Software Company Donates $2.1 Million Modeling Suite to NMT

January 14, 2019

Modeling suite will benefit graduate students and faculty in geology and petroleum engineering

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SOCORRO, N.M. – The Earth and Environmental Science Department at New Mexico Tech is the recipient of a generous donation of imaging software suites.

Petroleum Experts Limited, or PetEx, recently donated 10 copies of 11 different software packages that relate to 2D and 3D modeling of the Earth’s subsurface. The commercial value of the donation is $2.18 million. PetEx is headquartered in Scotland. The company's Houston office, Petroleum Experts Inc., facilitated the donation. PetEx specializes in petroleum engineering software products for the oil industry. They offer educational licenses to a limited number of accredited universities that offer graduate programs in geology and petroleum engineering.

Geology professor Dr. Gary Axen said the PetEx software packages will provide valuable learning tools to NMT students interested in modeling and structural analysis.  

“Thanks to this generous donation from PetEx, our students will have greater opportunities to use this leading edge technology to better understand the subsurface and gain experience in modeling,” Axen said.

“The Move software suite was developed mainly for petroleum exploration, but has many other potential applications in Earth science and petroleum engineering,” Axen said. “Move allows one to ‘build’ 2D and 3D models of subsurface geology based upon a variety of input data types, and to reconstruct such models to times earlier in their geological evolution, in a geometrically rigorous fashion. It also has modules that allow one to understand the slip tendency of faults in a given stress field, and other useful computer tools.”

Brandon Lutz, Ph.D. student in geology, plans on putting this software to use immediately for his dissertation work. Lutz and Axen are using the Move software for an NSF-funded project to make a 3D model of a large region between Las Vegas, Nev., and the southern Sierra Nevada in California, including the classic Death Valley area.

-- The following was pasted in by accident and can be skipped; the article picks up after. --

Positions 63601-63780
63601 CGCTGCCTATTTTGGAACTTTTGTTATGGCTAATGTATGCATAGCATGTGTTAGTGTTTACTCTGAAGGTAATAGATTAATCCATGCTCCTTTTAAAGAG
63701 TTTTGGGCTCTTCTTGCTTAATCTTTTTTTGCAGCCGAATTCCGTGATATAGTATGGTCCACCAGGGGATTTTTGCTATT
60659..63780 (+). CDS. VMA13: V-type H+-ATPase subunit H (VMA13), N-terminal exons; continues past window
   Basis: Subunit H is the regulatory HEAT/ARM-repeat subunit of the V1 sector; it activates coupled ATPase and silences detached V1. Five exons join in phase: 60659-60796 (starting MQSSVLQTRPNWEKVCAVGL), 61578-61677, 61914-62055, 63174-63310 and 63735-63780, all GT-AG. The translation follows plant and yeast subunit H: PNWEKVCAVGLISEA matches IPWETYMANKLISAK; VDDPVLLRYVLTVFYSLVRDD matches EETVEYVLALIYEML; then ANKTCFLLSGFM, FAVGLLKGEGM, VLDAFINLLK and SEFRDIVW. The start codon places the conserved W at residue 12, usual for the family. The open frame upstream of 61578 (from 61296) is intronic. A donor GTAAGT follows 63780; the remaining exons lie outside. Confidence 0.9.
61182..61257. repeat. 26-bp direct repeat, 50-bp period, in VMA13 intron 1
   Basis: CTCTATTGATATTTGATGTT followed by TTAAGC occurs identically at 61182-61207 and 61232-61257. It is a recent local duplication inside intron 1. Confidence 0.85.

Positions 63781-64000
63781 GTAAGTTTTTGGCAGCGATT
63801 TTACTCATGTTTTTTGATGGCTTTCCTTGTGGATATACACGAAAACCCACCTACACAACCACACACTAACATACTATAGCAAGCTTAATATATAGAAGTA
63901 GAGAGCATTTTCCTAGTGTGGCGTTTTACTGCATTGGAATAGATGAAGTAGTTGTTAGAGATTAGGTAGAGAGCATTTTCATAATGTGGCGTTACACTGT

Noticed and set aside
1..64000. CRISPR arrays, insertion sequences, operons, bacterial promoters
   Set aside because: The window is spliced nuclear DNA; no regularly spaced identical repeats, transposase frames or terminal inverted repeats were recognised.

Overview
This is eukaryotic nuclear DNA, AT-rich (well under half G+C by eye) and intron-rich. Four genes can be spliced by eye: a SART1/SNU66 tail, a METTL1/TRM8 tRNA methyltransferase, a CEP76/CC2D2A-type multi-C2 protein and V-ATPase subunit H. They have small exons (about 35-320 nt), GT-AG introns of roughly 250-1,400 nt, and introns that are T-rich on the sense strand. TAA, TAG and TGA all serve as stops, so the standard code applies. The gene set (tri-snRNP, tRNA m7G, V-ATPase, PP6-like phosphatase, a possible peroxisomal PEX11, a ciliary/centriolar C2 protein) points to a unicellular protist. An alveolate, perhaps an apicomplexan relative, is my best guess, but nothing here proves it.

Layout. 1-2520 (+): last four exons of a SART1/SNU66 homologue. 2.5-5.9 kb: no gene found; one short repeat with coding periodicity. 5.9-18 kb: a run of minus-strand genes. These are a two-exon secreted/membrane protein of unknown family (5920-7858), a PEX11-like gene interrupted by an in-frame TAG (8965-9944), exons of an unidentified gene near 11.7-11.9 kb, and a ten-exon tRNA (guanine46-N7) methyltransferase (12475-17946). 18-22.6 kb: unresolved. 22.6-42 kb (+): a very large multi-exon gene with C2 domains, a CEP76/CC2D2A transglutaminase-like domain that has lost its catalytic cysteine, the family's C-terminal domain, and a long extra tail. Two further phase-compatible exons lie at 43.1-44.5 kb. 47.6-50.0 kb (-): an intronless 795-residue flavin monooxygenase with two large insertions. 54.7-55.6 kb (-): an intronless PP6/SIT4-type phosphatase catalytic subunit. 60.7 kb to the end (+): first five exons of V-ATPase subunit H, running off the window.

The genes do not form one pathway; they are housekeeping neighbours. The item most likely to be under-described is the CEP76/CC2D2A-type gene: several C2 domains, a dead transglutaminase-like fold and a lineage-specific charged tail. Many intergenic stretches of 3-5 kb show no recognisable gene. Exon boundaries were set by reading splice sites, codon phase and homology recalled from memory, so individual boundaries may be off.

Axen said, “This will be reconstructed in 1 to 2 million year time steps back to about 12 million years ago, when large magnitude tectonic extension of the region began. These geometric snapshots will then be used to constrain forward models of surface erosion and sediment deposition and of surface  and groundwater flow under changing climate scenarios.

“In turn, this will foster understanding of the effects that tectonics has on those processes,” Axen said. “Ultimately, the forward models will be "tested" against a large database of spring activity, spring water chemistry and endemic spring species distributions (and their genetic clocks), with the goal of predicting spring resilience in arid climates undergoing climate change.”

Faculty members and students will have access to 10 copies each of these software packages:

  • MOVE
  • 2D Kinematic Modelling
  • 3D Kinematic Modelling
  • Geomechanical Modelling
  • Fracture Modelling
  • Fault Response Modelling
  • Fault Analysis
  • Stress Analysis
  • MOVE Link for Petrel
  • MOVE Link for OpenWorks
  • MOVE Link for GST

The MOVE suite is marketed as the most complete structural modelling and analysis toolkit available. It provides a full digital environment for best practice structural modelling to reduce risk and uncertainty in geological models.

– NMT –